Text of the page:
Being an international student, why did you decide to join the Faculty Student Council?
“What I love about the Faculty of Humanities is how small it is and how interconnected the various studies are. There’s a lot of contact among teachers and students, also from other humanities studies, which made it all the more easy for me to find my place. Last year I also participated in a lot of faculty activities. That made me feel at home, exactly what I missed in Berlin. I want to make sure the faculty stays this open and the only way to do so, is by being a part of it.”
You weren’t the only international who felt this way: 4 out of 6 Student Council members are non-Dutch. Isn’t that a bit too much?
“Our chair Thomas is Dutch and our secretary Sarah is half-Dutch, half-American. Obviously, everybody can sign up for the Student Council and in an ideal situation the ratio would be 50-50. I suppose all students knew this was going to be a weird year and as a result almost nobody wanted to join the Council. At the same time international students were encouraged to do so mainly because of the efforts of last year’s Humanities’ Student Council. Even though more members of that council were Dutch, they still found it important to work in English. That paved the road for us. This doesn’t mean we’re not still fighting for the position of Dutch in our faculty. Last year one of the important issues was how to protect the Dutch programs, since even there almost all classes are in English.”
‘The members of last year’s Student Council paved the road for us’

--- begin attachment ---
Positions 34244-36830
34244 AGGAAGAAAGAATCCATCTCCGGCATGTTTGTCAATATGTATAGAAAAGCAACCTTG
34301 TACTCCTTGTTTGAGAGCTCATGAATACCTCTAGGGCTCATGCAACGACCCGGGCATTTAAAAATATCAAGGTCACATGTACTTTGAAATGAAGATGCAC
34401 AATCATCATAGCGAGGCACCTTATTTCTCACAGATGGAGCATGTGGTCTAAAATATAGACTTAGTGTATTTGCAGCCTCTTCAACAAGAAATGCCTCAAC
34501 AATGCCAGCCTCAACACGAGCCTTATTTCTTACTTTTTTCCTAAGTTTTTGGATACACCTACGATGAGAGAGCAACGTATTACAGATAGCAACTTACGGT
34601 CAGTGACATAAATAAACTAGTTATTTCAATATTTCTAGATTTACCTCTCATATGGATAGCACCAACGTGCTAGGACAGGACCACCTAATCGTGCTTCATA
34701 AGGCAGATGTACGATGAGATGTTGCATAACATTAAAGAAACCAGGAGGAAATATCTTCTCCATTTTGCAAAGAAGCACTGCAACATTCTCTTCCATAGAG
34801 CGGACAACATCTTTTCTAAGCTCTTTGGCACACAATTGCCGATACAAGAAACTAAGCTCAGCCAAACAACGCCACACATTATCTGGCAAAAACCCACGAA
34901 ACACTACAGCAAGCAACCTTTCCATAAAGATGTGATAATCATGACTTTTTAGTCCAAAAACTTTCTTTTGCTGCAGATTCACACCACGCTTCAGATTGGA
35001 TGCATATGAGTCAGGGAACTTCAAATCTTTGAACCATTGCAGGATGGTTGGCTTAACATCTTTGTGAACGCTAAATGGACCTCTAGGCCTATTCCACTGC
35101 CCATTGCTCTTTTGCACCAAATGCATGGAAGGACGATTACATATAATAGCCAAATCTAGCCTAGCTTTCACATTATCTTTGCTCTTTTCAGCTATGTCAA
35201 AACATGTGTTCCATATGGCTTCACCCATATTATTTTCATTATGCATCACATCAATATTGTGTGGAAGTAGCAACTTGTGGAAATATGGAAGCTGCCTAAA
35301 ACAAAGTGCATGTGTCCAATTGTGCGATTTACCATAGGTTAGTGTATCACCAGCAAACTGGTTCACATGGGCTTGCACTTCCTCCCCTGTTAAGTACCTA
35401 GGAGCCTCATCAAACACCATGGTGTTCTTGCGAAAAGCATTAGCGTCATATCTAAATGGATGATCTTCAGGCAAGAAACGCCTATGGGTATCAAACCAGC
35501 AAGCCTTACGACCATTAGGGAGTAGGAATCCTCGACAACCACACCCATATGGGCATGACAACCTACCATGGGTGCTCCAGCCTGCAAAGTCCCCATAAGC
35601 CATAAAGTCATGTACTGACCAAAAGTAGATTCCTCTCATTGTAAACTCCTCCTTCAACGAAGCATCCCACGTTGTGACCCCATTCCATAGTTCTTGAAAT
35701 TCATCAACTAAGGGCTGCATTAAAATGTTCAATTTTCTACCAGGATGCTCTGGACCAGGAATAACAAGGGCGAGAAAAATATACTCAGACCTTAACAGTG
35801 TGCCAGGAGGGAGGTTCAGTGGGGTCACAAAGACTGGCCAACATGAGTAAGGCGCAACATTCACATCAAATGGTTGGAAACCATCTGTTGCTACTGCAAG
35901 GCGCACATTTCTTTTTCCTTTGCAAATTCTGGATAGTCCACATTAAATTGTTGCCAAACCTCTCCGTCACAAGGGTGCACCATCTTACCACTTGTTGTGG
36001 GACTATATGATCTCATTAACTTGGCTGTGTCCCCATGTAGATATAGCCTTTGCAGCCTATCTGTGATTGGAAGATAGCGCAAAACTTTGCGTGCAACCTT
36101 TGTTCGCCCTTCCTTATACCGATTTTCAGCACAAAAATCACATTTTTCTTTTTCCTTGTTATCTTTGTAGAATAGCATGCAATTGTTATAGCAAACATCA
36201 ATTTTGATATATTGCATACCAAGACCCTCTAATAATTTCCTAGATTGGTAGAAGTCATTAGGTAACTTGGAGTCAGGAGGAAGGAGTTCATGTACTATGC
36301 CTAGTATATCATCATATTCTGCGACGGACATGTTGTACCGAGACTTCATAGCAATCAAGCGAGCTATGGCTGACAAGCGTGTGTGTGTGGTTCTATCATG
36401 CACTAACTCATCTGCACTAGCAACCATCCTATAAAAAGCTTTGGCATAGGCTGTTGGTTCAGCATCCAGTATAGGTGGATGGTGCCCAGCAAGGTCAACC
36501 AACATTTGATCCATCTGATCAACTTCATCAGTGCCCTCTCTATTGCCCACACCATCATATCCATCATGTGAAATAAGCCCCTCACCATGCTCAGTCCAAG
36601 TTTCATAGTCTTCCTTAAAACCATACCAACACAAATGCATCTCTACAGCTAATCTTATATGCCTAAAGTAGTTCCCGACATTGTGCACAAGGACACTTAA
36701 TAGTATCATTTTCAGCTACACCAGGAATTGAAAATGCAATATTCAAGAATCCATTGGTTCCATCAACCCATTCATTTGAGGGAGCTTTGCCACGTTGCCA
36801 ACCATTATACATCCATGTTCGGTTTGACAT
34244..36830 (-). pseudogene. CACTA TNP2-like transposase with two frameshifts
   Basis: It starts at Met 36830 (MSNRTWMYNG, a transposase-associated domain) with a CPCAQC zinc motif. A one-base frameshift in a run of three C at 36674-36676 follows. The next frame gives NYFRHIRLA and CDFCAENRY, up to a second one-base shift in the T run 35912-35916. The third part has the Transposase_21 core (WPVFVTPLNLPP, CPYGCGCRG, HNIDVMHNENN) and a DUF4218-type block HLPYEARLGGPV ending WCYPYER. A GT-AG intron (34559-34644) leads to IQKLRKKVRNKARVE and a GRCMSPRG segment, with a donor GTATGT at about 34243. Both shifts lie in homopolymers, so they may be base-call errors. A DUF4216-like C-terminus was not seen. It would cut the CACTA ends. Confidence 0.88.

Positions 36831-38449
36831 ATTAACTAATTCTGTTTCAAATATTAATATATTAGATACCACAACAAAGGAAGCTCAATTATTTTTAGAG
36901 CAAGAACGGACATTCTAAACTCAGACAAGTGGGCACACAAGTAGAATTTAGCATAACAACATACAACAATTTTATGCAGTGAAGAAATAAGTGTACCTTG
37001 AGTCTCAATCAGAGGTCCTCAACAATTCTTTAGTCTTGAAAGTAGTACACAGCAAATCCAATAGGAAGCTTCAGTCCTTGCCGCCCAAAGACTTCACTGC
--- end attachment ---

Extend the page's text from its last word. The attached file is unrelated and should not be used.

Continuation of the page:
This international character also means your communication with the Faculty Board and Participation Council has to be in English. Are they open to that?
“Absolutely. Our meetings with them are mostly in English, except for some small parts that would take a lot of time and effort to translate, for example when it comes to budget issues. In general, I think the engagement of our faculty and teachers to work and communicate in English is impressive. Compared to other faculties the Humanities’ board is very progressive with that, which is probably also due to the work of last year’s Student Council. One of the things I like about being part of the Student Council is how seriously the university is taking us.”
Which issues do you plan on addressing this year?
“The main issue is online teaching and corona. Integrating and connecting at the university became more difficult in the last months. For all of us, but especially for international students. We’re trying to encourage engagement online and include students not only in the Netherlands, but also in the US, Dubai and Guatemala – because not everyone was able to actually come here for the start of the new academic year. We want to emphasize we are there for everybody and students can still contact us.”
‘Not everyone was able to actually come here for the start of the new academic year’
Why did you decide to pick the VU, out of all the international possibilities?
“What I liked about the VU is the combination of History and International Studies and the fact that I would live in the country’s capital. It didn’t take long for me to feel at home in Amsterdam. As an international it’s very easy to find your place here and discover the genuine face of the city. A lot of my friends are Dutch and all of my roommates at Uilenstede are as well. I arrived in July 2019 and have been trying to learn the language for the past year, but without taking classes. That turned out to be hard. Luckily at this moment I’m able to follow a Dutch Intense Language Course as part of my study curriculum.”
How is life at the VU, is it easy to integrate at the university as an international?
“You have to put in a bit of your own effort, but it’s really easy to meet people – both international and Dutch. The VU – and more specifically student association Merlijn – did a great job with our introduction week. They didn’t only give us the chance to get to know the city and learn a bit about the Dutch history, but also ensured we already knew some people before the classes started. The language barrier has never been a problem, everybody at the university is very quick to change to English. The atmosphere is also international, I never feel like the odd one out.”